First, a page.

him with unlawful things to Catholics—(When he speaks
in this case for Lord Arlington, he speaks for himself) The
Irish letter, &c. was an Act of Council, and Lord Arlington was but one man in it—If Secretary Coventry be commanded to write a letter, he must write a letter, but Arlington tells you, "he was not at the Council then, and had
no share in it"—The Act says, "no Papist shall inherit,
&c. but by particular leave from the King"—The Lieutenant and Council are to consider what is convenient for
Corporations—What commission is granted is not from
the Secretary's but the Colonel's recommendation, who
comes to the King with it, and the King signs it, and the
Secretary allows it—He did not think Colonel Panton
at that time a Papist; but when the Test came, he was
no longer an Officer—There is no protestation in the
Privy Council, as in the Lords House; every man is
a concurrent Counsellor.—Would any man have told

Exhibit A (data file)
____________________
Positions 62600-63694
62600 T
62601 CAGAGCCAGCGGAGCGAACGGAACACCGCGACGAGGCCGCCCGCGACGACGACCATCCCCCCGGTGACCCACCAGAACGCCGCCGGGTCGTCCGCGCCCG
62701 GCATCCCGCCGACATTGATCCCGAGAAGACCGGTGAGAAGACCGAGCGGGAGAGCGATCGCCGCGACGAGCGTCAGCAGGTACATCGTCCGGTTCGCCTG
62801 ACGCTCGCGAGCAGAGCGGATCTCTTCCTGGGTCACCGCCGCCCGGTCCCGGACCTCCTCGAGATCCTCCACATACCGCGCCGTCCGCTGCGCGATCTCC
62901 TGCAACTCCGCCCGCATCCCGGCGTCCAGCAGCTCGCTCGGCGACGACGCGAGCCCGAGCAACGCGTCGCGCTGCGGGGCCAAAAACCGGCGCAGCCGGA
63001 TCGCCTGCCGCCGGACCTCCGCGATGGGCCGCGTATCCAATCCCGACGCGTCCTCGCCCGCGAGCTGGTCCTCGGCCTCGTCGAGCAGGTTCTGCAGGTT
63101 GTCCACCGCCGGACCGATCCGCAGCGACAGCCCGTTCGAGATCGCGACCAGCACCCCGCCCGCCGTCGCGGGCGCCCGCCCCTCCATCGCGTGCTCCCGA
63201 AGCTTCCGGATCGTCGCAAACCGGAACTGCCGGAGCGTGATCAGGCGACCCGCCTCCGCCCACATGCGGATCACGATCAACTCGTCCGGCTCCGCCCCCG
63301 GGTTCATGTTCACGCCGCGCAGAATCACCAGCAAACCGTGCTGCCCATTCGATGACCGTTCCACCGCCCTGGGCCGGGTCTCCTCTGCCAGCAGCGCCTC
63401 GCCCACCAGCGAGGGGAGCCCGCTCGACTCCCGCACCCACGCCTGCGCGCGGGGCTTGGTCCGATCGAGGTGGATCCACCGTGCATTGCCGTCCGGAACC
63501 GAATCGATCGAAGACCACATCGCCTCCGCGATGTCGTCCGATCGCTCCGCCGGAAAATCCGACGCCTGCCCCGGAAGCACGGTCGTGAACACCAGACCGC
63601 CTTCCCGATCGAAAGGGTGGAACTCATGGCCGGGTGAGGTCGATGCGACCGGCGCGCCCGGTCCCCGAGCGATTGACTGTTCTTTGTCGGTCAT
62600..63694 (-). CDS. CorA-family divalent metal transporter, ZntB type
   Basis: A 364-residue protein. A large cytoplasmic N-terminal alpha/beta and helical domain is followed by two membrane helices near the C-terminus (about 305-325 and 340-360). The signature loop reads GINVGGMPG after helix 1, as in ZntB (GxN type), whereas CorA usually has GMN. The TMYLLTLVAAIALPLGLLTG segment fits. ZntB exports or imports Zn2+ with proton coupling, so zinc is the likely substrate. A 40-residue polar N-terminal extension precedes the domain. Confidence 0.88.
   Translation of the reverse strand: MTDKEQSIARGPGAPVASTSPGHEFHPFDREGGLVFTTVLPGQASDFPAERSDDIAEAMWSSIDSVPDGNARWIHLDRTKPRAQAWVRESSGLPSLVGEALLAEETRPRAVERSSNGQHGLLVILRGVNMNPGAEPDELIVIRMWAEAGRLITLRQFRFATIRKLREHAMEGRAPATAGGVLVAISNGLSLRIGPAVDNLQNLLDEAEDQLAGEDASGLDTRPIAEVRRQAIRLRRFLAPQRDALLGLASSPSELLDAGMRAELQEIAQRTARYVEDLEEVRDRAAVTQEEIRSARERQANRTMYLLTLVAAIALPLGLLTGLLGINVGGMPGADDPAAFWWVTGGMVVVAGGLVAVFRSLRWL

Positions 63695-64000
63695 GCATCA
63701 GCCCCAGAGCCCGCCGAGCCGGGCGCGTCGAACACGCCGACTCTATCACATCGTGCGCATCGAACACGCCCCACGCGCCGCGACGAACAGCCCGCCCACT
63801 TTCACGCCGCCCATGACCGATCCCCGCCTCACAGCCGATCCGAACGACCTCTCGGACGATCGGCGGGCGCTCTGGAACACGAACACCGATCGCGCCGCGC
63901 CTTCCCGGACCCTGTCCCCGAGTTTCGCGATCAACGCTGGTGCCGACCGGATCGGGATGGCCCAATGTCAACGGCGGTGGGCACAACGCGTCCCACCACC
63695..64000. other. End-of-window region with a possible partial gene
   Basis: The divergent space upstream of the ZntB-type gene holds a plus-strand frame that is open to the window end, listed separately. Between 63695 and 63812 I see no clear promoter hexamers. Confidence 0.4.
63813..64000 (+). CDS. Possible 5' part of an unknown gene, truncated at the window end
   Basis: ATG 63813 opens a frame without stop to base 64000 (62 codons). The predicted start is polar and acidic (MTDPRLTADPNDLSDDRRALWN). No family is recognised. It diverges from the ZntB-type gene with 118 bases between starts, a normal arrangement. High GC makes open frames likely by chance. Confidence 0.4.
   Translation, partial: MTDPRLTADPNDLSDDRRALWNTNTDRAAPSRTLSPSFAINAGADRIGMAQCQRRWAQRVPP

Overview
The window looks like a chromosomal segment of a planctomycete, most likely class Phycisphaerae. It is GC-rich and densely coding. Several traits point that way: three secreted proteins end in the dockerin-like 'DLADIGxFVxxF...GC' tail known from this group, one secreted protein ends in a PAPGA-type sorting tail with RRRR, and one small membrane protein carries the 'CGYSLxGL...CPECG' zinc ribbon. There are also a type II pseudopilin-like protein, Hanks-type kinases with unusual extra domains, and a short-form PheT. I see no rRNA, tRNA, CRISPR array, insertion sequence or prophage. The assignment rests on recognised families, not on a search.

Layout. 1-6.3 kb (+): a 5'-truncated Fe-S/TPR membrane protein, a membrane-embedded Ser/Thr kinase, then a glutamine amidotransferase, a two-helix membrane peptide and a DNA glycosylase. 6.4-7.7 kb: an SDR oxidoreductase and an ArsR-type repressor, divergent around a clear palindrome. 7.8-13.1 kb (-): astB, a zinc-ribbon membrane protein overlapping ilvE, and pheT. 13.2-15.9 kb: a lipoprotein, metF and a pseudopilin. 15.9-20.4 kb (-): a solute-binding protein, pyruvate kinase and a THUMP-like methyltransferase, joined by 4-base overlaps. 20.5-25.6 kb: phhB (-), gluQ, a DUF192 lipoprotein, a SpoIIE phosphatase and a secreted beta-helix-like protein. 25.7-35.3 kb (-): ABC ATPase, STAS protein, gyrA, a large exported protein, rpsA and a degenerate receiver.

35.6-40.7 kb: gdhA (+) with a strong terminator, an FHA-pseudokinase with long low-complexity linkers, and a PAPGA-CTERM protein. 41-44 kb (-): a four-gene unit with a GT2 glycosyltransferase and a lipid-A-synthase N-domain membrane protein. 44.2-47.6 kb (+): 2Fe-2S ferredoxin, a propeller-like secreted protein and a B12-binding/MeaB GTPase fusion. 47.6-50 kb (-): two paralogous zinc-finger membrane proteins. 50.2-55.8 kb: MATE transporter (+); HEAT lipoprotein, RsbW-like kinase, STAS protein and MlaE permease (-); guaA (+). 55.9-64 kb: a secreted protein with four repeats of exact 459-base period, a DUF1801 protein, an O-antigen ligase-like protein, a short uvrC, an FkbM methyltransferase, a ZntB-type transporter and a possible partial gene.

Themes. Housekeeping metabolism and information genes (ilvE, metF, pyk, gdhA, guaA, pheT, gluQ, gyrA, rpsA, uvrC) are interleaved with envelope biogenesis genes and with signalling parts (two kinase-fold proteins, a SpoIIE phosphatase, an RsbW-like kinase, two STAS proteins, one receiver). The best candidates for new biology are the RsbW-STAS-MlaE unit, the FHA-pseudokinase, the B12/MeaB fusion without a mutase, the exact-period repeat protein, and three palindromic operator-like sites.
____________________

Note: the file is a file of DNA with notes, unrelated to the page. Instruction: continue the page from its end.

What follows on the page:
you, that Secretary Coventry should have opposed the
business of tacking, or any other sea affair, that knows
not the name of one rope? But Lord Arlington taking
this to be the King's prerogative, he consented to it; but
being a man that does not understand the law, and Arlington not being a man of the law, but concurring with
men of the law, and the crime lying there, would have
a formal charge against him.
Sir Gilbert Gerrard.] The Lord Keeper never told
Arlington, that it was law, nor any Judges of the land, and
yet he was for it—Arlington has embezzled the treasure